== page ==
Here’s a letter from a photographer that had a flood in his darkroom. Although you may not have the skills, you can get the services of a photo lab to help you in time of need. Notice also, how he set priorities of things he wants to save.
April 10, 2009,
Nice article I read on your comments about the Italian Earthquake and preparing at home.(www.preservationcoach.com) Listen, I actually have a disaster to save my stuff from. Although it wasn’t an earthquake…..it still was a heartbreak.
My darkroom is here where my mom lives in an old antique house. I haven’t been here for 4 months and so when I walked in the other day I found a big surprise. This winter was the wettest, coldest, grayest, most humid winter since ’81. Somehow it rained through the chimney, soaked through the walls and completely drenched half of the table in my darkroom. On one half was my archived negatives and my enlarger. On the half that got wet, were about 20 rolls of my Vietnam, Cambodia, Australia and other random photos… including their negatives. These were in their little envelope holders but I had not yet archived them in plastic negative sleeve holders that you talk about it your book.
Everything got drenched and as I went through them some of the negatives were still in little puddles of water. One roll (great memories of me and Laura in Vietnam) got completely washed away. It looks like scattered ink now. Luckily most of the negatives were wet but did not loose their “fixing property” meaning the image stayed put.
The ruined photos on paper themselves don’t bother me. Some are ruined, some are wet, some are ok. But if I have the negative I can reprint.
Well, your book advised me to simply rewash the negatives as if I had just developed them. So if they were wet… get them wetter! Obviously I’d have to use the wetting agent etc. This is mainly to wash off the water marks and stains and to assist even drying. So I’m in the process of doing that. They seem much better now.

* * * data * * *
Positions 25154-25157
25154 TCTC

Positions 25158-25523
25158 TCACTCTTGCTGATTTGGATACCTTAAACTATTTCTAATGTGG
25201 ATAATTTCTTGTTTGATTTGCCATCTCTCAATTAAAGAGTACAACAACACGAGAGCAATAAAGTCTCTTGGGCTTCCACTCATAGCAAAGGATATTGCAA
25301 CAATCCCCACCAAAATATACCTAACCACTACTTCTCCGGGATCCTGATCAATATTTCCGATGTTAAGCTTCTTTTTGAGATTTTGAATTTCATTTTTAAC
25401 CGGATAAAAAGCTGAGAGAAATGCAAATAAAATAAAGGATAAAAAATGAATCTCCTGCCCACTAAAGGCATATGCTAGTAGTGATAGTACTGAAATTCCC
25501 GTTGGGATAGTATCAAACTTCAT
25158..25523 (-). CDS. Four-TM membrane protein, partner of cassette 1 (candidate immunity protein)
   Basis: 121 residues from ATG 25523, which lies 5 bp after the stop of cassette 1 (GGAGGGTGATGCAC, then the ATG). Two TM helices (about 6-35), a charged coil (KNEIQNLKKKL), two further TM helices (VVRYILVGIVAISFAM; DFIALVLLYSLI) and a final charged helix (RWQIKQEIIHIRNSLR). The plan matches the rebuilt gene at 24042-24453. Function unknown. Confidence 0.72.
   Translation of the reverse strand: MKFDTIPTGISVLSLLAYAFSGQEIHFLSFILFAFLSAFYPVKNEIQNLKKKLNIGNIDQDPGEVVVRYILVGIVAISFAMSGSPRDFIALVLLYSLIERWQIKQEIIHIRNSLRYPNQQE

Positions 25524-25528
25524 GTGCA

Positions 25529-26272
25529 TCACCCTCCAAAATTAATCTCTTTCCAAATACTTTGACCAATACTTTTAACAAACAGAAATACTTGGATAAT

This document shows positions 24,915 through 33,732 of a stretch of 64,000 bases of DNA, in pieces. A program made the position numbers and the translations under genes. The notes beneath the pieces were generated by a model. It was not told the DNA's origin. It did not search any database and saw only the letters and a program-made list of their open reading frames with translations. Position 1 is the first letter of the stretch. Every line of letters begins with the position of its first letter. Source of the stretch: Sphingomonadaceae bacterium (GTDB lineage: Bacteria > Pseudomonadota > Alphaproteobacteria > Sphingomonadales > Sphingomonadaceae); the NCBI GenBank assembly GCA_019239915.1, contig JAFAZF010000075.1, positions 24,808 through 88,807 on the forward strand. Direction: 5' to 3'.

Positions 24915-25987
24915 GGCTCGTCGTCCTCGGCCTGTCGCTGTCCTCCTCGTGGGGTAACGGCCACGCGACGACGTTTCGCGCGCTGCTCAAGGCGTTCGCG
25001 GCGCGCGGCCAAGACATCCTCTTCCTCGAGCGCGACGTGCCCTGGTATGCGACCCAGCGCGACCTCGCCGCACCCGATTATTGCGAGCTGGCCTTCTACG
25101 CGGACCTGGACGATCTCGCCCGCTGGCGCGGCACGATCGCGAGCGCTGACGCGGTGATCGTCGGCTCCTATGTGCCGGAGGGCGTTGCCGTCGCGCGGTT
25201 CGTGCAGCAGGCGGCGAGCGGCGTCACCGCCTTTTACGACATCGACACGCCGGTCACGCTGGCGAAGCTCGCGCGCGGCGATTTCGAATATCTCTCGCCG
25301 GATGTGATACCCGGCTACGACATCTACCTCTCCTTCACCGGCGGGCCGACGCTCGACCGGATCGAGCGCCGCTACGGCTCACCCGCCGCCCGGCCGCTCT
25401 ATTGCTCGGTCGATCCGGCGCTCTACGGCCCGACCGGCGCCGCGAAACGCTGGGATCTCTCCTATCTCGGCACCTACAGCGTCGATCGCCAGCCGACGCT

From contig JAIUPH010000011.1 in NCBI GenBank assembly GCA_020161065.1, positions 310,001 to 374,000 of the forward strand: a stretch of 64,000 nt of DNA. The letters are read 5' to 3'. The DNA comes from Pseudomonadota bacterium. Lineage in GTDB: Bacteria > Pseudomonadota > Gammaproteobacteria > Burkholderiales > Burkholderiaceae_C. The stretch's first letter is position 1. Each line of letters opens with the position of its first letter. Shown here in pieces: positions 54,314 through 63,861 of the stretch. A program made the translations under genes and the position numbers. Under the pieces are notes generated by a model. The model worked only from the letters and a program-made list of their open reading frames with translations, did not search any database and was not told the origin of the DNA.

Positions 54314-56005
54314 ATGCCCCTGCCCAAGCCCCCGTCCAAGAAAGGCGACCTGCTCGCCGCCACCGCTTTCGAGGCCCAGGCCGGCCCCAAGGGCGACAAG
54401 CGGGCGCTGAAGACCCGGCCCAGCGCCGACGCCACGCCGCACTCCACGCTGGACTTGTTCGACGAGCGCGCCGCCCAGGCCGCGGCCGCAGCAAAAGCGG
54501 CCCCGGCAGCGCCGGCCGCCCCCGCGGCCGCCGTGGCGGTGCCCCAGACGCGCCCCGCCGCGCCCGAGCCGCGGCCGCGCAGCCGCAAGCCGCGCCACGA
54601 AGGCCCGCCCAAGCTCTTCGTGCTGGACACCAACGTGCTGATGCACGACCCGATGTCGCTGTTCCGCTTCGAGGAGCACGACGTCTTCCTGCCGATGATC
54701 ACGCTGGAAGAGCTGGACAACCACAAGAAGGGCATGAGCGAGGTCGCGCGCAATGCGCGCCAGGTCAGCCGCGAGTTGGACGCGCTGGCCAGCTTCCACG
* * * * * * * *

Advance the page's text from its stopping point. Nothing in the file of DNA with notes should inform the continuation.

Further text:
So, I’ve gone through my first conservation session. I must say my washing, drying and hanging did quite the job, AND I looked professional while doing it, although I won’t be writing a book or publishing articles anytime soon! I thought you might want to hear this to put in your archive of disasters to help others.
BTW, if I have photos that are in ok condition but the negatives are ruined, I will do copywork and simply take a photo of that photo so I can make a new neg.
If you have any advice regarding anything else it would be gratefully accepted. Anyway, best of luck on your projects and book and thanks
My answer to him… 4.10.2009
Sorry to hear about your disaster. I always tell people that a disaster is not necessarily a hurricane or a storm… it can be a leaky roof or a broken water heater. My mom had a box of great family photos stored in the garage and the water heater leaked and pooled around the cardboard box, which soaked in and got the photos wet and stained. Then they dried out and stuck together. She started pulling them apart, ripped them in the process, saw that she wasn’t going to save anything that way and threw them all away!.. and this was after I wrote my book! All she had to do was call me…
You are a good student and did just the right thing to save your stuff. By taking action immediately, you saved the maximum number of photos and negs possible. GREAT job! As you can see, when it comes to saving your stuff, you have to decide on some priorities first.
Regarding the humidity situation, you need a blower or fan leading into the room. Because its a dust sensitive area, you should have an air filter in the mix. Moving air through your darkroom, especially in that old house, will give you the air to dry it out. Moving air through your space is very important. Obviously though, if its 80 % relative humidity outside, it’ll be the same inside unless you get a dehumidifier. The idea of putting the negs in a plastic box is good to protect it from more water infiltrations (which are sure to leak in with the next big storm) but as soon as the temp goes up, your little plastic box will get condensation inside because you trapped high humidity when you sealed it..
There are two things that make humidity levels change: obviously the ambient humidity is important but temperature is the main mover and has a huge effect. If its humid, and the temperature goes up, it gets more humid.
Anyway, congratulations on taking action right away.